By Meredith Carey. Photos: Courtesy of Instagram/@barkrangernps.
Meet Gracie, the border collie National
Park Bark Service Ranger. We'll give you a second to get over how cute she is. Done? Okay, we'll explain.
While Yellowstone may have to constantly warn tourists not to approach bison, Glacier National Park has a different problem: goats. While they may seem like great companions for a selfie (reminder, these are wild animals), the goats have pretty sharp horns that can cause serious damage. So Gracie the border collie uses her natural-born herding skills to shoo goats, deer, and sheep away from high-traffic areas, in order to keep humans and other animals safe. See more photos on Instagram here.
“She’s there to help keep the wildlife wild,” Timothy Rains, a spokesman for the Montana park, told The Huffington Post last year.
Hired last May as part of a Glacier National Park canine pilot program, Gracie was educated at the Wind River Bear Institute in Montana, which trains dogs to herd bears (yes, grizzly bears). Now, the three-year-old, owned by the park's national resources program manager, works around the park, and specifically Logan's Pass, clad in a vest and harness to show she's a wildlife service animal. In fact, Gracie is so good at her job that she was awarded a Partners Choice Award by the Public Lands Alliance for outstanding public engagement, which recognizes programs that enhance visitors experiences on public lands like national parks.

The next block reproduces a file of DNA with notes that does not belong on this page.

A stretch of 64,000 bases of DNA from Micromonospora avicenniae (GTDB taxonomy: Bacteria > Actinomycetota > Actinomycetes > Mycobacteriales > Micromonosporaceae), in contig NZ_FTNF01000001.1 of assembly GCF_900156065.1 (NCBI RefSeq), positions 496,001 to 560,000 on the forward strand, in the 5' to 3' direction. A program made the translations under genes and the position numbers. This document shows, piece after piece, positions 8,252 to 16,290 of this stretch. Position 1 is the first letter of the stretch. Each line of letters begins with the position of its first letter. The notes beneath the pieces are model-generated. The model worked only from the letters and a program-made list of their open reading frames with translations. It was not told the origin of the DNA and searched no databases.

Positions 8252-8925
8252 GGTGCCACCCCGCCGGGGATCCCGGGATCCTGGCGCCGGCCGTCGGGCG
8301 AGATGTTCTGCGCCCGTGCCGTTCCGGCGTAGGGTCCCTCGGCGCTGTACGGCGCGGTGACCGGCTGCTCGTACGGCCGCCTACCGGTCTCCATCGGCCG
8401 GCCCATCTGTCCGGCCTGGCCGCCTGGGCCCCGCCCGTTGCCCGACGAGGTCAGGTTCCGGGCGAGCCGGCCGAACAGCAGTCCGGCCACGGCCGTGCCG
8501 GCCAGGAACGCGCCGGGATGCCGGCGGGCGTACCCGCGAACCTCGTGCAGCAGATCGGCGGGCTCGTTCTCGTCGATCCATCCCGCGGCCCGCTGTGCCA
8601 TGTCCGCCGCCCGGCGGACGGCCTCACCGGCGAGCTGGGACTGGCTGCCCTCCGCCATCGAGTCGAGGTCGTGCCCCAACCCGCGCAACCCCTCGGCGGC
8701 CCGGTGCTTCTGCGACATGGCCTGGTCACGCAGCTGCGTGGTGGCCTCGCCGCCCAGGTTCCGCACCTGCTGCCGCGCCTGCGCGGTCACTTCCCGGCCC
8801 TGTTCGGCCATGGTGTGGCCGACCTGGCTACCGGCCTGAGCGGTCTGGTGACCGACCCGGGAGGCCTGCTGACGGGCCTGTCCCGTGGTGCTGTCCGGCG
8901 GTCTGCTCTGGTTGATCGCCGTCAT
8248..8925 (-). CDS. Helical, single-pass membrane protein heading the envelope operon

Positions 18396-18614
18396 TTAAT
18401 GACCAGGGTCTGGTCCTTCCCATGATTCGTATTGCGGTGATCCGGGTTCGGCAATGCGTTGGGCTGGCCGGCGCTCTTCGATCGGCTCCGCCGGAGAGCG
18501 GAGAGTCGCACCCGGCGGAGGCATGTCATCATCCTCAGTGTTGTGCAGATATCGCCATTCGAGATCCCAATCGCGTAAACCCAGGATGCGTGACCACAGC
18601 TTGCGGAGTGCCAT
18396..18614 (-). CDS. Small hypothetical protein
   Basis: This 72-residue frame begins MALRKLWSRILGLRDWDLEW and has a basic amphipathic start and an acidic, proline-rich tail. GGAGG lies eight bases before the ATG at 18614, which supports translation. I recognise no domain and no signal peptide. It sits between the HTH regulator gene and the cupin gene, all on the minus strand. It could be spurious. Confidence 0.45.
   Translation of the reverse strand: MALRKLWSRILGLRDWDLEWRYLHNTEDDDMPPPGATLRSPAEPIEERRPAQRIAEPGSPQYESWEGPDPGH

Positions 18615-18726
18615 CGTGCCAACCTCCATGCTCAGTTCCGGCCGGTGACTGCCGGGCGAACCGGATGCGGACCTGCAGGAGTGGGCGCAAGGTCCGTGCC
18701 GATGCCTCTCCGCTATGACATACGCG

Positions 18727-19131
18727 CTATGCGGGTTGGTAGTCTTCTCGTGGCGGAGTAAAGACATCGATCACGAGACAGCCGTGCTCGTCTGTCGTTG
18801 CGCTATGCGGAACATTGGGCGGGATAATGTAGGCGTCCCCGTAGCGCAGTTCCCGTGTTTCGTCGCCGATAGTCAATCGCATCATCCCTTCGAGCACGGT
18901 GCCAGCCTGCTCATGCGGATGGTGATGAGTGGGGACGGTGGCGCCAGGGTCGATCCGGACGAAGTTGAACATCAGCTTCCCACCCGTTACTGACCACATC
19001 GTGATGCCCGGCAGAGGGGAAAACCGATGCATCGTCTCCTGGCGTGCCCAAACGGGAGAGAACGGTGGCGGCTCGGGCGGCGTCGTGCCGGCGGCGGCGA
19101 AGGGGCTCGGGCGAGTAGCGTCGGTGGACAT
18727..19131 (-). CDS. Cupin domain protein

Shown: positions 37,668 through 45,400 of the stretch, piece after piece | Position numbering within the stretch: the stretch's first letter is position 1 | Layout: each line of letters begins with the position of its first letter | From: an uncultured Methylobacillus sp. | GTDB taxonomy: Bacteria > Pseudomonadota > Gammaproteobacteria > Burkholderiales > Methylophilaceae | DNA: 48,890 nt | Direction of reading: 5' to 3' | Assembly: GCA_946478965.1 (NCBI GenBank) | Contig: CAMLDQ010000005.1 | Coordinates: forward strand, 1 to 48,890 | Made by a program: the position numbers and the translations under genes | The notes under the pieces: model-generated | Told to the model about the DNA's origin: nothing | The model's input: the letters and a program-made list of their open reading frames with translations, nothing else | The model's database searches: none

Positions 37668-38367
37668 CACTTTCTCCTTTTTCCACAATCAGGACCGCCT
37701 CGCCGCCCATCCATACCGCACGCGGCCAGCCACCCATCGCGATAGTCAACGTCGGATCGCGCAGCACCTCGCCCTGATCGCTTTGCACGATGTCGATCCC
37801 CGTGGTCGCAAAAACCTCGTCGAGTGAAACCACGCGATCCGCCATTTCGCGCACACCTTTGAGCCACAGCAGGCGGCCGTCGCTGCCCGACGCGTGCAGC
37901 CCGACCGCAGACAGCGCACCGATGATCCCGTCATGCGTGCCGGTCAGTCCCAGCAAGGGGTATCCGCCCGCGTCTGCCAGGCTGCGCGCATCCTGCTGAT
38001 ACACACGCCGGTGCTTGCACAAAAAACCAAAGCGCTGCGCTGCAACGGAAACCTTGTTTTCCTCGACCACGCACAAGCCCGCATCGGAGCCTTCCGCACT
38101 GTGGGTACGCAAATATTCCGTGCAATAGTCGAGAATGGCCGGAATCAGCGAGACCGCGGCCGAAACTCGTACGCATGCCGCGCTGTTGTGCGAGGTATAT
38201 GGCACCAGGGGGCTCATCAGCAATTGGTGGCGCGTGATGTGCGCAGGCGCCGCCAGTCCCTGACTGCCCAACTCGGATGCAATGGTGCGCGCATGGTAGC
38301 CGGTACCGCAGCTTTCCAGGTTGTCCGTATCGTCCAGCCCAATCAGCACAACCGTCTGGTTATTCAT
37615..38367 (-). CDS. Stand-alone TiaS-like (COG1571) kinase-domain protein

Gracie is far from the only pup helping national parks keep their animals and visitors safe. In 2015, the Park Service deployed border collies to keep geese off the Lincoln Memorial and D.C. National Mall. Denali National Park uses sled dogs to reach remote corners of the park that vehicles can't get to. Ski patrols across the U.S. and Europe also use rescue dogs to find buried avalanche survivors.
If you can't make it up north to a national park this summer, look for one closer to home and take advantage of the eight remaining days of free entry around the country. Or just wait until the Denali National Park's puppy cam is back online in early summer to see how our canine friends have grown.
This story originally appeared on Conde Nast Traveler.
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